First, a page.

HC Deb 20 January 1948 vol 446 cc18-9
30. Mr. Odey

asked the Minister of Pensions whether, in view of the rise in the cost of living, he is now prepared to consider a commensurate increase in the war widows' pension.

Mr. Buchanan

Substantial increases in the pensions of war widows have been made since the outbreak of the recent war. At that time the pension of the 1939 war widow of a private soldier was 22S. 6d. a week if she was over 40 years of age, or had children or was incapable of self-support, and otherwise 15s. 6d. a week. The comparable rates today are 35s. and 20S. Similarly the allowance for each child of a widow was then 5s. a week and is now us. a week. A rent allowance up to a maximum of 15s. a week is also now payable to the widow with children where her rent and rates exceed 8s. a week. Thus, the 1939 war widow of a private soldier with two children and a rent of 16s. a week would in 1939 have received 32s. 6d. a week, whereas today she receives 65s. a week apart from any allowance under the Family Allowances Act. The rates of widows' pension will, of course, be considered in connection with any general review of the war pensions provisions.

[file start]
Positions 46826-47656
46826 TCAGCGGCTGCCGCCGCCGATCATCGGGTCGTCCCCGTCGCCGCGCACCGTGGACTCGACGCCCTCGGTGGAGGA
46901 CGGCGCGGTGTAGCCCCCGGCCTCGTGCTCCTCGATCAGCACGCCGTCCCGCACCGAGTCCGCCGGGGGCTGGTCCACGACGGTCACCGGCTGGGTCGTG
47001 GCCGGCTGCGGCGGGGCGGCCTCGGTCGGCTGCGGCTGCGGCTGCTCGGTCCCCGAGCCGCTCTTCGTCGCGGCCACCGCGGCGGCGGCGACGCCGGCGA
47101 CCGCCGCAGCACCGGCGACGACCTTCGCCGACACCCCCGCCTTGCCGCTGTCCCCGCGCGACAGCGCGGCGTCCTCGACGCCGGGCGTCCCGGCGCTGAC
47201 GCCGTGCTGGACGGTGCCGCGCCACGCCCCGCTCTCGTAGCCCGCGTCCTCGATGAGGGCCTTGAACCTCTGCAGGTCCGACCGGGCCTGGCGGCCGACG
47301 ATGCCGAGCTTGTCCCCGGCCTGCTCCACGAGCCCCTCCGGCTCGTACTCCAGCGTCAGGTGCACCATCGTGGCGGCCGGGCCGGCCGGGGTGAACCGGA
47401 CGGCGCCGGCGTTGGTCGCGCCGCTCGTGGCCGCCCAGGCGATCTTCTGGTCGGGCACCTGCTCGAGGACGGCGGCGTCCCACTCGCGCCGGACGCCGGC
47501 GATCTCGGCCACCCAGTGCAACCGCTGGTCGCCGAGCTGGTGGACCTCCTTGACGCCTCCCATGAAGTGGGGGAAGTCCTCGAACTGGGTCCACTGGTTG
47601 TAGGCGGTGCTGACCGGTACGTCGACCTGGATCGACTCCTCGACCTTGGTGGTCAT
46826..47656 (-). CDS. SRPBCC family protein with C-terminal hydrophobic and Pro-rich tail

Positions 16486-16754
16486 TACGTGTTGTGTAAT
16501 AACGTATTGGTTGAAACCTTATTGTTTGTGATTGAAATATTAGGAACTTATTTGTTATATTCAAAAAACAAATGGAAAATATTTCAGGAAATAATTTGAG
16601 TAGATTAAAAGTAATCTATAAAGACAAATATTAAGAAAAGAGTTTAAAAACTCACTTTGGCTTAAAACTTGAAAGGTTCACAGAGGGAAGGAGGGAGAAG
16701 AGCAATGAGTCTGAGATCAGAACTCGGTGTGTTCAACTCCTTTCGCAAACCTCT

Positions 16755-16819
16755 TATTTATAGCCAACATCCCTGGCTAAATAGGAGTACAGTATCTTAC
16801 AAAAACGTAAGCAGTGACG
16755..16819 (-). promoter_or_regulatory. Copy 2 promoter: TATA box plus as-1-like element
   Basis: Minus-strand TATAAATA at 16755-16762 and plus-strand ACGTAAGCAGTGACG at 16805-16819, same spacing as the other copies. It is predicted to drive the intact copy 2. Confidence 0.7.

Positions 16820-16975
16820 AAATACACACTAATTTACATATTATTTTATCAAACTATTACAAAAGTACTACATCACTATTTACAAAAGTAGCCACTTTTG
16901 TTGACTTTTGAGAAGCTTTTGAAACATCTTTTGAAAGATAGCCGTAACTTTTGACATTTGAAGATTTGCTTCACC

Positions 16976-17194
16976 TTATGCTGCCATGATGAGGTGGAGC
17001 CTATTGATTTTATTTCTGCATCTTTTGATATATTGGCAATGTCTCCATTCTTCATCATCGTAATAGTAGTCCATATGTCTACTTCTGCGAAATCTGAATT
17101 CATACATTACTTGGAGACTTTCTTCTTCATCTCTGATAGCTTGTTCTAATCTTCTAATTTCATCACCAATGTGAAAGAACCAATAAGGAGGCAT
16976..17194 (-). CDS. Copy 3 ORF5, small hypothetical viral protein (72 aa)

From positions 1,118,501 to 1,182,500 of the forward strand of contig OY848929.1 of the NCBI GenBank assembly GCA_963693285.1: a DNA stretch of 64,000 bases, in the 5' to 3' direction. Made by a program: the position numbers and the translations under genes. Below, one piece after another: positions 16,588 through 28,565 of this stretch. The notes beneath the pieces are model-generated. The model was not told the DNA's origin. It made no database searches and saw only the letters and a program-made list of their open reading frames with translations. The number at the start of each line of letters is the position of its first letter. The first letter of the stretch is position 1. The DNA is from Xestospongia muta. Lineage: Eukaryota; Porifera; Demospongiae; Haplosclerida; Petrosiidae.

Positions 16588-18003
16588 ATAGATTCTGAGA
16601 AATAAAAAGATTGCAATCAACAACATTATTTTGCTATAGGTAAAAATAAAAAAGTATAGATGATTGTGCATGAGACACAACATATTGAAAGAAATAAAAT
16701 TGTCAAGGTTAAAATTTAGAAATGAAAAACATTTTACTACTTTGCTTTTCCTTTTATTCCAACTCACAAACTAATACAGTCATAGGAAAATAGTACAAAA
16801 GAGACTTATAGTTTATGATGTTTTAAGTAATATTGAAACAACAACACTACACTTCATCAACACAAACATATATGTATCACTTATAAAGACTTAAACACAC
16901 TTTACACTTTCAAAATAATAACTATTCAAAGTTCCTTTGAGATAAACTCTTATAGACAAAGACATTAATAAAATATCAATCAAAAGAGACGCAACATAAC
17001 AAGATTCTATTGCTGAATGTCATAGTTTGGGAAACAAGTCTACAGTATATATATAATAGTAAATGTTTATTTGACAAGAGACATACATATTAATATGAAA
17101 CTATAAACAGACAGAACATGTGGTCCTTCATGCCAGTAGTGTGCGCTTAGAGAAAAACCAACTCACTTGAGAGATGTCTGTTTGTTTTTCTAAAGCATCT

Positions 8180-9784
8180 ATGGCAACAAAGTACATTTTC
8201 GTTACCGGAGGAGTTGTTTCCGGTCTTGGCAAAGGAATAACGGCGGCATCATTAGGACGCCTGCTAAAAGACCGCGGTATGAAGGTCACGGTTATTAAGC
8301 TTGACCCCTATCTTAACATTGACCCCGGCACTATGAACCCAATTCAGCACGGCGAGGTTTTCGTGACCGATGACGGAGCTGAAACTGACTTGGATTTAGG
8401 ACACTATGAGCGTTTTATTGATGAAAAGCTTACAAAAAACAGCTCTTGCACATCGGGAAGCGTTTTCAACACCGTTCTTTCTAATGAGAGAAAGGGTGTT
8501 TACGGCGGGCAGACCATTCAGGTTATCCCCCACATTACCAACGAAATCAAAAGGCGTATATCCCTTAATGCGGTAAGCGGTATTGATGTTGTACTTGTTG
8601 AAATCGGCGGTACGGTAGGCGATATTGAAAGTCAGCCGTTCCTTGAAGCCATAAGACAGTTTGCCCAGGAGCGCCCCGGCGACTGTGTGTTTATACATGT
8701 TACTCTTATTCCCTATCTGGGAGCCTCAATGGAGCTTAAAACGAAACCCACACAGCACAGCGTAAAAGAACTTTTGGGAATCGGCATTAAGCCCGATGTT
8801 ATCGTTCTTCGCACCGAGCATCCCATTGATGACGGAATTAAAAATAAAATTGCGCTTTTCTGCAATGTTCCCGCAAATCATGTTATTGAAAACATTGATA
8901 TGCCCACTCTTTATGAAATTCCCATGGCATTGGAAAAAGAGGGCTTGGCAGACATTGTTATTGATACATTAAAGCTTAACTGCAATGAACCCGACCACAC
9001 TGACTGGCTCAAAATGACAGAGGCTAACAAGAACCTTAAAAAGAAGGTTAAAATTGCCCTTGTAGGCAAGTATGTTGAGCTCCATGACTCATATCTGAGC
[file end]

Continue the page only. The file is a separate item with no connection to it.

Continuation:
Mr. Odey

Does the right hon. Gentleman appreciate the hardship in 1948 of endeavouring to live on 35s. a week, and in view of the debt which this country owes to these women, would he give urgent consideration to this matter?

Mr. Buchanan

In 1939, when the hon. Gentleman's friends were in power, they measured it at a very low rate, and on comparative figures the rates are now well above any other advance. I think that, whoever else has a grumble, it is certainly not hon. Gentlemen on the other side.

Mr. Joynson-Hicks

Can the right hon. Gentleman say whether the increase; since 1939 have kept pace with the increase in the cost of living?

Mr. Buchanan

In this particular case, they are far in excess of it. I am not saying the rate is too much, but so far as the percentage is concerned, it is far in excess.

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